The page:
Thank you so much for the samples, Sanne Tea! I love the name. I know tea helps my sanity a great deal! Lulu of Sanne Tea was searching for authentic Taiwanese teas after moving to Michigan, so it is Lulu’s goal to offer 100% Taiwanese teas with zero-pesticides (sometimes Taiwan’s organic rules are matching or more strict than US organic rules and the farmers prefer to go the pesticide-free route for their own and their families health on the tea farms anyway — not to mention higher quality of flavor in the tea). Lulu also gets to know the farmers and tries to share info about them with us tea drinkers! The farmer of this tea is Peng Mu Sheng with almost 40 years experience of growing and making natural teas! His tea farm is one of the oldest in the Sun Moon Lake area. I think he knows what he is doing because this tea is amazing! I really appreciate that information on the farmers is included on Sanne Tea’s site (sannetea.com). It really sets Sanne Tea apart from most tea shops. It makes me appreciate a tea a little bit more. :D

I had to try this one! A hint to Butiki’s Premium Taiwanese Assam fans: If you miss PTA, think Taiwan #18 or “Ruby”. I’m pretty sure this is the closet thing to PTA and the best harvests. The description says that #18 is created by hybridizing Taiwanese wild mountain tea trees with Burma Assam tea trees, so there you have it: Taiwanese Assam. The leaves look the same in both teas: long dusty black twisty tree branches. The longest leaves there can be. The description also says it tastes like Assam or Ceylon but I disagree. I think this tea has a unique flavor all its own. The Sanne Tea version and PTA both taste like caramelized candy strawberries to me! It’s a type of tea that I NEED to have in the cupboard at all times. Such a light, smooth, sweet, honey-like tea! The second and third steeps were very similar – maybe a little deeper in flavor. The parameters suggested using 5 grams for six ounces (almost all of the 6 gram sample which seems to be about 4 teaspoons) but I definitely didn’t follow the suggestions. I think my resulting delicious cups were as delicious as possible though!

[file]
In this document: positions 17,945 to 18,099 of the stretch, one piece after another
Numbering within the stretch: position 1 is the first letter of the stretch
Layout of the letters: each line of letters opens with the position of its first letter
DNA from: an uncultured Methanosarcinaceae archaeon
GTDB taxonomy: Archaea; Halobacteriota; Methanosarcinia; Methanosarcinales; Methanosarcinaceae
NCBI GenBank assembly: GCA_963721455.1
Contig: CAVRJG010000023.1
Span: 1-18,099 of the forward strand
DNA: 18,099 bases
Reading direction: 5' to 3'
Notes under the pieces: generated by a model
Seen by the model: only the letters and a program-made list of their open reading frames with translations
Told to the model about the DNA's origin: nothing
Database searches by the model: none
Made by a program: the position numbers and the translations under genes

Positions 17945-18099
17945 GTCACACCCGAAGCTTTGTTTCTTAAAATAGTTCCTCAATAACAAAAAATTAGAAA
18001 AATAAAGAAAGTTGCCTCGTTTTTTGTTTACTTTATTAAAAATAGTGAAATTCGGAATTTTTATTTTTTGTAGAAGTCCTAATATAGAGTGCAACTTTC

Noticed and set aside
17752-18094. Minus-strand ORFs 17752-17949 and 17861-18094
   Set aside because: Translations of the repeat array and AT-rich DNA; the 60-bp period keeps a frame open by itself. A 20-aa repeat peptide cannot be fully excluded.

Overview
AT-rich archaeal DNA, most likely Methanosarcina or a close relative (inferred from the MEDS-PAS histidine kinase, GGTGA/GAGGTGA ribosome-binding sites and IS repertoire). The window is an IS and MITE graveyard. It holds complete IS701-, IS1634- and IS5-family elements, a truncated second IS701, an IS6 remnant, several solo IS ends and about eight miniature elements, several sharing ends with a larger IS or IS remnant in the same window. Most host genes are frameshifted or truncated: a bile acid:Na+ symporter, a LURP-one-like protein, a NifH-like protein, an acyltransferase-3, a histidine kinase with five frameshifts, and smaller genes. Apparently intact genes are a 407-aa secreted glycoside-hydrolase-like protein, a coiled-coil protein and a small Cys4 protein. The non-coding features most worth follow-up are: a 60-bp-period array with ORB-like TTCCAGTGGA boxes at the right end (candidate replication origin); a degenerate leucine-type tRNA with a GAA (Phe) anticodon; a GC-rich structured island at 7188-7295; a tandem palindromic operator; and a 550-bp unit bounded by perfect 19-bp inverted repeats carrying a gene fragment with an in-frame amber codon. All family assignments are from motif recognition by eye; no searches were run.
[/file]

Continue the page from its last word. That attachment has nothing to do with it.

Steep #1 // 2 teaspoons measured as well as possible for a full mug // 7 minutes after boiling // 1 1/2 minute steep
Steep #2 // few minutes after boiling // 2 minute steep
Steep #3 // just boiled // 2-3 min

Flavors: Caramel, Strawberry

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1719 tasting notes

You know you have too much tea when you find a Sun Moon Lake sample at the bottom of the stack boxes. I can understand losing a lesser tea but few teas hit all my buttons like Taiwan Sun Moon Lake black tea. Dry it smells of cocoa, honey, kind sweet potato, with a Darjeeling like muscatel. The whole mix has a baked quality to the scent. Mmmmm.

Tasting is similar to the scent. It is an easy sip that builds to what I am going to call a presence. It isn’t a hefty bite. Its more refined than the raw bite of some teas.

The second cup had me mentally thinking cinnamon candy. It is so sweet and feels syrupy on the lips. The cinnamon image is welcome but weird, in that there is not so much a cinnamon taste, and certainly no cinnamon burn, but the image remained after several sips. I love when a tea does that kind of magic trick. Even in the second cup I still catch grape notes under the cinnamon, honey, sweet potato.

Complex and delicious.

Ysaurella

few teas are as good as Sun Moon Lake teas, fully agree KS

ashmanra

Yes, ditto here!

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99
921 tasting notes